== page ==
outputting a notification signal when each bus master in a group of bus masters has been granted access to the bus; and
outputting at least one grant signal from at least one selected internal grant signal.
5. The method of claim 4, wherein each of the plurality of groups has a priority that is different than the priorities of the others.
6. The method of claim 4 wherein in arbitrating the frequency of each bus master owning the bus, arbitration of ownership of the bus by each bus master among bus masters in the same group is performed according to a round-robin method.
7. The method of claim 4, wherein in grouping the bus masters, the plurality of bus masters are grouped into the plurality of groups according to a program.
8. A method of arbitrating for ownership of a bus between a plurality of bus masters in a bus system including the bus, the plurality of bus masters and a bus arbiter which arbitrates the ownership of the bus between the plurality of bus masters all being connected to the bus, the method comprising:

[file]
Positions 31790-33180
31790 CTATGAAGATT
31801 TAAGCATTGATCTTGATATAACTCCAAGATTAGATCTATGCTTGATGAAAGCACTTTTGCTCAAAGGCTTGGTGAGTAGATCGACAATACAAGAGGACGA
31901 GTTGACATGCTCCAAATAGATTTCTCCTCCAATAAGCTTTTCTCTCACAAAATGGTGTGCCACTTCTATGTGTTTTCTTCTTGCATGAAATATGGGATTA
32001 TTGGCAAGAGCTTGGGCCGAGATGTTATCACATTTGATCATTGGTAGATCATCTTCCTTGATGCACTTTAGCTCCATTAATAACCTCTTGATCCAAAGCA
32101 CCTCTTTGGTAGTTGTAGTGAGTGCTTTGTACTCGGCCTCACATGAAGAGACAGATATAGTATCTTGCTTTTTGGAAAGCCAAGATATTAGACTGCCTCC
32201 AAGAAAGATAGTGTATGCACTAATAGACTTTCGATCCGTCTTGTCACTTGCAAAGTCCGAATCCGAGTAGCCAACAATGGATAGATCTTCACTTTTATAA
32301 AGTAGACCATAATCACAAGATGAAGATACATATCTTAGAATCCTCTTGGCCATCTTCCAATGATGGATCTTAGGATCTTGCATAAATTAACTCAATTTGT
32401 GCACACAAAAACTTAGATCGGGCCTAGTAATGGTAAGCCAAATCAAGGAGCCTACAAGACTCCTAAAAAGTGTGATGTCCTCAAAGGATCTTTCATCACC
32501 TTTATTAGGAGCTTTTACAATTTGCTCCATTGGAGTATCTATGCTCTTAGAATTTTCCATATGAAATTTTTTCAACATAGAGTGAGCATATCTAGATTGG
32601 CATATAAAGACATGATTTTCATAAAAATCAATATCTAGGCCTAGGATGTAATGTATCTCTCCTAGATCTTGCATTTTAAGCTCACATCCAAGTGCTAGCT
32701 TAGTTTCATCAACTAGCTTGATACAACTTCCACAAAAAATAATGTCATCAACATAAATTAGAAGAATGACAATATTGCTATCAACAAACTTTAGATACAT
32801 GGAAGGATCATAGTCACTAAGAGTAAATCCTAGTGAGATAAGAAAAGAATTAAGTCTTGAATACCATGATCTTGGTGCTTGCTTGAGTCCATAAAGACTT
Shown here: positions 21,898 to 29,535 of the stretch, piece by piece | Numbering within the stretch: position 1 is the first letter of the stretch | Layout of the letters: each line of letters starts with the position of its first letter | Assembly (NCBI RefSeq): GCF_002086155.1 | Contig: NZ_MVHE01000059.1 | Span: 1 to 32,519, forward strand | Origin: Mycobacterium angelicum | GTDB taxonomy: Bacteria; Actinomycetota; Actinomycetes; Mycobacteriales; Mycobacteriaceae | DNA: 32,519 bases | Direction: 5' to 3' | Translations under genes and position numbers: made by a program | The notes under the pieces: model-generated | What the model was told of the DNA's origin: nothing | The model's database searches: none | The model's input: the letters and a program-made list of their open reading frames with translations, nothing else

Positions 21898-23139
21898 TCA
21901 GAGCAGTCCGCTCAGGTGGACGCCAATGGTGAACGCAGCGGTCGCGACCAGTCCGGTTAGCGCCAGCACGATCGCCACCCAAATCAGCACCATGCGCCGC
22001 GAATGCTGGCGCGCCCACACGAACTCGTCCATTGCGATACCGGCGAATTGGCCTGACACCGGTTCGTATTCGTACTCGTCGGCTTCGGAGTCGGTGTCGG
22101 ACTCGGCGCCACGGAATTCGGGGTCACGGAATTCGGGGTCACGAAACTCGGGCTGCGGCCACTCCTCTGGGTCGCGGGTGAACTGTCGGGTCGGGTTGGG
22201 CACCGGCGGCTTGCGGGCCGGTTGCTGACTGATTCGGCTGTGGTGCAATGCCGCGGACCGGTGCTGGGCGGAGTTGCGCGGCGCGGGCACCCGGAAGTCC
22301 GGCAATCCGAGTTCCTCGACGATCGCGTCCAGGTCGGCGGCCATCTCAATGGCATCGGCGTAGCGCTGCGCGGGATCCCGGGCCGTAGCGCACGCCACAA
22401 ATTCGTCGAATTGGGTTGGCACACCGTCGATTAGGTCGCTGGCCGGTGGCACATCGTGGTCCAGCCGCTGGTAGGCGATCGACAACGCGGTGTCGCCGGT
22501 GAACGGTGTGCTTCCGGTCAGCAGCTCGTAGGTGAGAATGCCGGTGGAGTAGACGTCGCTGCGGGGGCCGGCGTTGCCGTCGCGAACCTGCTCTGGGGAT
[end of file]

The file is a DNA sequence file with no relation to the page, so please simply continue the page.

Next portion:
grouping the plurality of bus masters into a plurality of groups according to the frequency of each bus master owning the bus, wherein at least one bus master of the plurality of bus masters is assignable to simultaneously belong to more than one group of the plurality of groups, wherein each group of the plurality of groups generates an internal request signal; and
arbitrating ownership of the bus by each bus master according to the group to which each bus master belongs, wherein the ownership of the bus is arbitrated according to a priority method between bus masters of different groups and according to a round-robin method between bus masters belonging to the same group, wherein each bus arbitration comprises: